In the midst of talks about TikTok being breached, many users of the app are wondering if their data is safe on the app.
TikTok itself has denied the reports after a hacking group posted images of what they claimed to be a TikTok database that contains the platform’s source code and user information. Even though the social media platform has denied the breach, many are still wondering if their data is safely handled by TikTok.
This has also drawn a divide among the cybersecurity space with some claiming that the data leak allegations are true, while others, claim that the information posted by the hacker group could be accessed without a breach.
TikTok is a globally known social media app, with more than a billion users a month, it makes an enticing lure for cybercriminals who seek to compromise users’ account and steal sensitive data. Whether it was breached or not, it is clear that a platform as big as TikTok faces a high risk of data breaches and we need to ensure we are safe as we use these social media platforms.
If the allegations on the Breach Forums message board are true, this could be a serious issue for many users. If alleged database records are user login credentials, the consequences can range from increased activity by attackers sending them spam or phishing messages, which already carries the risk of losing banking details and personal information, to even hacking into an account at TikTok.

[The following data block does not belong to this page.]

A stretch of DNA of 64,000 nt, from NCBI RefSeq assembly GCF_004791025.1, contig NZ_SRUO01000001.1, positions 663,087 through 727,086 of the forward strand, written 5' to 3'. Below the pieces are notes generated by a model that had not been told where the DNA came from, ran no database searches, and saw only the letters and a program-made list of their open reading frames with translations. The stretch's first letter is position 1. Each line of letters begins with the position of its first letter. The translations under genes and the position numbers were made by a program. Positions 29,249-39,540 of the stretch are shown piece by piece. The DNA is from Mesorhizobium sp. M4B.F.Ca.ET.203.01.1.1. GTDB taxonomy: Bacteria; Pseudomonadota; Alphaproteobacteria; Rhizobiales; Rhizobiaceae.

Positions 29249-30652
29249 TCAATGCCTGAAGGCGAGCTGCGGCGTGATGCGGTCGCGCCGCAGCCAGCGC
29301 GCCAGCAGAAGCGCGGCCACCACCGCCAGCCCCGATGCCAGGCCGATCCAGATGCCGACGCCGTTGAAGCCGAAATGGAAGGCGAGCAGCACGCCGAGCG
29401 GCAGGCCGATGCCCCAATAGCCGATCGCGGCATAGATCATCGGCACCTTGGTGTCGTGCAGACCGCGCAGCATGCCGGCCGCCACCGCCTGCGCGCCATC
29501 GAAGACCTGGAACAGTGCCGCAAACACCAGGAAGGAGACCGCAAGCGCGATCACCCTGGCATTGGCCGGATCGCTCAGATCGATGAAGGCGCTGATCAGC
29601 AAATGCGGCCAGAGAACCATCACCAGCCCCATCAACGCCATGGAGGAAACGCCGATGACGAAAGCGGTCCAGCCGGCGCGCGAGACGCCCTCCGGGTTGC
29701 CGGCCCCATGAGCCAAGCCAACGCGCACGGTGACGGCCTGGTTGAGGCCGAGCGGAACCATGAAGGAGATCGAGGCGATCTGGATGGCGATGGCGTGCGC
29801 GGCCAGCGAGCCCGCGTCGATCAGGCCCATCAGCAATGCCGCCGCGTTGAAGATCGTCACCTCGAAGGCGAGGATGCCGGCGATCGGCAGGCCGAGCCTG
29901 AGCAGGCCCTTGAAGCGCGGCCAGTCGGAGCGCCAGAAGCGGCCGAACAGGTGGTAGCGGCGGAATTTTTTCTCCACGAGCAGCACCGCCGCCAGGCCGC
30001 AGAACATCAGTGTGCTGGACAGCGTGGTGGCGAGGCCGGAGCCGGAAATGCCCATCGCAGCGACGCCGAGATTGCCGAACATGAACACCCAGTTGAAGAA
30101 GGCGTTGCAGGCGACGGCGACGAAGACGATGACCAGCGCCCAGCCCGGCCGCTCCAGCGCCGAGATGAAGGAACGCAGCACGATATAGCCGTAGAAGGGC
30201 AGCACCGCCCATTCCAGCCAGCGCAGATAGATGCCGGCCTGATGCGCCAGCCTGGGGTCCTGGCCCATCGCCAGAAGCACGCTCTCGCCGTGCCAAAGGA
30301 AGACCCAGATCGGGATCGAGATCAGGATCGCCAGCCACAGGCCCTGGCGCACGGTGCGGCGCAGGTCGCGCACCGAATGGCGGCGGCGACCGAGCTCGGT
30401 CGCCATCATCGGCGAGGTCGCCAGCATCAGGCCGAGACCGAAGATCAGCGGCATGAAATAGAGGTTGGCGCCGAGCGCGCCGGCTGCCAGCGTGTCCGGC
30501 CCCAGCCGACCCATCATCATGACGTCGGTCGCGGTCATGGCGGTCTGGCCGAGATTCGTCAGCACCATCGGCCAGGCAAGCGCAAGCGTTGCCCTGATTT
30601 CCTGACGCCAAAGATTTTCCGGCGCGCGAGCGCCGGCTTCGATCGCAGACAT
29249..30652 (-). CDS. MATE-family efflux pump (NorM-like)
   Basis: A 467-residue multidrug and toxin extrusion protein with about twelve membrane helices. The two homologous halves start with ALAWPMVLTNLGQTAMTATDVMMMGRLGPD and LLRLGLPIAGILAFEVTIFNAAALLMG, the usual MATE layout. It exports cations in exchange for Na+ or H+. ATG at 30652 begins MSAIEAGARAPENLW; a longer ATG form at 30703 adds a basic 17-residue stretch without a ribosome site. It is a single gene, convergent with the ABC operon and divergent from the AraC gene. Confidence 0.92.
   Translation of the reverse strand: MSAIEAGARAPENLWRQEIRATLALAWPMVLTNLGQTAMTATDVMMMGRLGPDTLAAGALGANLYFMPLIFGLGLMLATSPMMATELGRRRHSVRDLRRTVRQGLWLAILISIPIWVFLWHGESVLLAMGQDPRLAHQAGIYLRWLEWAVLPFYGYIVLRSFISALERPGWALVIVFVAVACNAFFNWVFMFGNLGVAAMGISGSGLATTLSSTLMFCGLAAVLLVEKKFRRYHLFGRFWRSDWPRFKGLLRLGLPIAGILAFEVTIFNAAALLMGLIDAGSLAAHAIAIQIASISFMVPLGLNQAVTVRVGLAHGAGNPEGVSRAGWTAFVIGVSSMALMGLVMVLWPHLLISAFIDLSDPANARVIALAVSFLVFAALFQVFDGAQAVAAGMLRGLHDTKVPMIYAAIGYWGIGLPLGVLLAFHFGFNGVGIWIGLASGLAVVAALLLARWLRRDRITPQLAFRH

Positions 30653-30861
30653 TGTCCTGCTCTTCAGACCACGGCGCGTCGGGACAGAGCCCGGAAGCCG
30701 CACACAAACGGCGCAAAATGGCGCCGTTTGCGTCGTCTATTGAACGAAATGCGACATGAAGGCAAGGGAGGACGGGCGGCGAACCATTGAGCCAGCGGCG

Since many celebrities and bloggers use TikTok as their main source of communication with their audience, cybercriminals may be able to compromise them by publicizing private videos, sending messages, and uploading videos on their behalf. The extent of the consequences depends on how the company handles passwords – if they hashed and salted, it makes it much likely.
“Kaspersky recommends TikTok users, who are worried that their account credentials may have been compromised, to change their password. With Kaspersky Password Manager, you can monitor the security of all your passwords in real-time. To reduce the risk of someone taking over your account, Kaspersky also advises to implement two-factor authentication, which is a great policy for any online account,” comments David Emm, principal security researcher at Kaspersky’s GReAT.